My own children are bilingual and I have taught English to Italian 4-year olds who, I have to say, seemed to take to the language much more easily than older children. There is also another advantage of learning at such a young age...2-year olds are not bothered if they make a mistake...they are not embarrrassed if they say something obviously inaccurate, but are more likely to find their mistakes funny and so remember to correct themselves the next time!


 

Ivan Petryshyn
English to Italian
+ ...
TOPIC STARTER
re: May 15, 2009

Yes, that is true, but there's a difference in studying another language with a parent and quite a different one with a teacher: no one needs a mixture of two languages; no one really wants a kid to have problems later when it comes to writing and spelling; to be more patriotic, a kid would like to have more fun in his/her native college rather than in a foreign language, unless he/she is bilingual- there should BE a stable feeling of the Mother Toungue/Toungues.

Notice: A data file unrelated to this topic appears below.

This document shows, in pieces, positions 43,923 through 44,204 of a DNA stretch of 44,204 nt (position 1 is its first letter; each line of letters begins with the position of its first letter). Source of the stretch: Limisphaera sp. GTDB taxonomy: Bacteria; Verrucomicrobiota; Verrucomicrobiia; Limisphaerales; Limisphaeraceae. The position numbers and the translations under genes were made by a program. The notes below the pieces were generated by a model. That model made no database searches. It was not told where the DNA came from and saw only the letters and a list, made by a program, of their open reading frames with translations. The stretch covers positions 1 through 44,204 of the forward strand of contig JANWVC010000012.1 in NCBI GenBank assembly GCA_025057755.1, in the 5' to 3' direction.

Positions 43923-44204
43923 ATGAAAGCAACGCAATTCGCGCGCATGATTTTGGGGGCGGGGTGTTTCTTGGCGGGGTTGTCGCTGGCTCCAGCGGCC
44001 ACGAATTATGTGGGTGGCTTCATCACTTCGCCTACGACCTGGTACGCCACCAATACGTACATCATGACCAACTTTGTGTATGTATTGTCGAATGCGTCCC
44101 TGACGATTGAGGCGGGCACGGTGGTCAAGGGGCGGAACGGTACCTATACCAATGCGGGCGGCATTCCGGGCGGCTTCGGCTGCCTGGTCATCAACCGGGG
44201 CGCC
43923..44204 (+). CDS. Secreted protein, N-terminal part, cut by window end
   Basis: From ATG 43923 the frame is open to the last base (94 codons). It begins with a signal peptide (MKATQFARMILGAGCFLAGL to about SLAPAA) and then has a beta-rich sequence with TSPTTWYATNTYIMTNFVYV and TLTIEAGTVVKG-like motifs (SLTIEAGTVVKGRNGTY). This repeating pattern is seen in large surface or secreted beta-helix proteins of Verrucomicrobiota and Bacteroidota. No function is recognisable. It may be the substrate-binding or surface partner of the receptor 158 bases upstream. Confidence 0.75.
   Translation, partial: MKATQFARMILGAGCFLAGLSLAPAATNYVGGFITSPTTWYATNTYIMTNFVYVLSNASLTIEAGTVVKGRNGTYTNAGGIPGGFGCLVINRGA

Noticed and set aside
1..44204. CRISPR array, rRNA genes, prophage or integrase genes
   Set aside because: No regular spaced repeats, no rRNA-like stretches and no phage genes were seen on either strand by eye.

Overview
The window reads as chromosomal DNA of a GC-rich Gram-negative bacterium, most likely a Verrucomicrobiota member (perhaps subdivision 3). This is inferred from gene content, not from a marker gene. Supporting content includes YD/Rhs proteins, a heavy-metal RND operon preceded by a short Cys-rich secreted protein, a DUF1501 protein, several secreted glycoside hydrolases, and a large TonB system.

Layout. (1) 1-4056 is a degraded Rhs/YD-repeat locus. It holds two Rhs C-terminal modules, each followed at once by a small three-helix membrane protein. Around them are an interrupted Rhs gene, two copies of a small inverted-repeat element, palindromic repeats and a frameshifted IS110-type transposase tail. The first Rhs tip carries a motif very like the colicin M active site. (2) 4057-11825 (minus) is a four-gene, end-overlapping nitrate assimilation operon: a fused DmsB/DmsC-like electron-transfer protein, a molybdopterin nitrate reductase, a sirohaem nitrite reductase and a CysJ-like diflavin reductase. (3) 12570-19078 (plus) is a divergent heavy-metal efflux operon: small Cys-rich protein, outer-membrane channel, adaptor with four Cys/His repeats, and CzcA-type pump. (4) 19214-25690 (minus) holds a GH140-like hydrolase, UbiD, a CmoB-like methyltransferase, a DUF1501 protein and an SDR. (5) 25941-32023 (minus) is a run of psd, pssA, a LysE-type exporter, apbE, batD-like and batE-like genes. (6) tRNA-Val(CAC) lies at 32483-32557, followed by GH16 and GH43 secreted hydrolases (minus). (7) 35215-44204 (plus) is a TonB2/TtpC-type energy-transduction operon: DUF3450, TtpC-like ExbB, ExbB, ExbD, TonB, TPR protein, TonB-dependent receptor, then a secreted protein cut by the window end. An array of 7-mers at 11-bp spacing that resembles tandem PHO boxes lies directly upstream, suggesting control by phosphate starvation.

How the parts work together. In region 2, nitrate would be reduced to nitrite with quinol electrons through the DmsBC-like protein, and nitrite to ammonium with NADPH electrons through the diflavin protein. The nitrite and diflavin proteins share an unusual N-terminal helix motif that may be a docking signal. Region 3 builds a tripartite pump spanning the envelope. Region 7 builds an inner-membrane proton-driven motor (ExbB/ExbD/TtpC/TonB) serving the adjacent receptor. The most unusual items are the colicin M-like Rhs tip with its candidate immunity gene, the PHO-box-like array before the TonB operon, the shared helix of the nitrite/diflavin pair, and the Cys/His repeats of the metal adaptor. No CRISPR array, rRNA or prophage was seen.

Ivan Petryshyn USA


 

Dan_Lambert_MBA
Germany
Local time: 07:07
English to German
+ ...
The Younger the Better Jul 22, 2009

Ivan Petryshyn wrote:

the question arises: is it crucial and desirable to teach foreign languages at such a young age, when the student's native language code is still shaky, not stable.
Ivan Petryshyn USA


Ivan,

My son spent the first 4 years of his life in the USA, speaking only German to his mother and only English to me. We are now in Germany and he learns English in kindergarten as well (I'm always shocked when he spits out a phrase that I KNOW he didn't learn at home).

I think that the earlier a child is exposed to the second language, the more likely he is to develop two separate and distinct native language codes. When you wait until you're older to learn a language, then you have to "deconstruct" or "modify" your language code.

I lived in Japan at the age of 18 and learning that language was fun and easy. I'm learning German as an adult and I find it to be extremely frustrating. I'm constantly trying to disassemble and rearrange "the code" to make it fit.

You mention the difference between bilingual kids and those just learning a different language in school. At that age, the kids aren't exactly analyzing the situation. They don't even realize that they are (or aren't) learning something. German schoolkids start learning English at age 12 and I would guess that they have more trouble with it than a preschooler.

Dan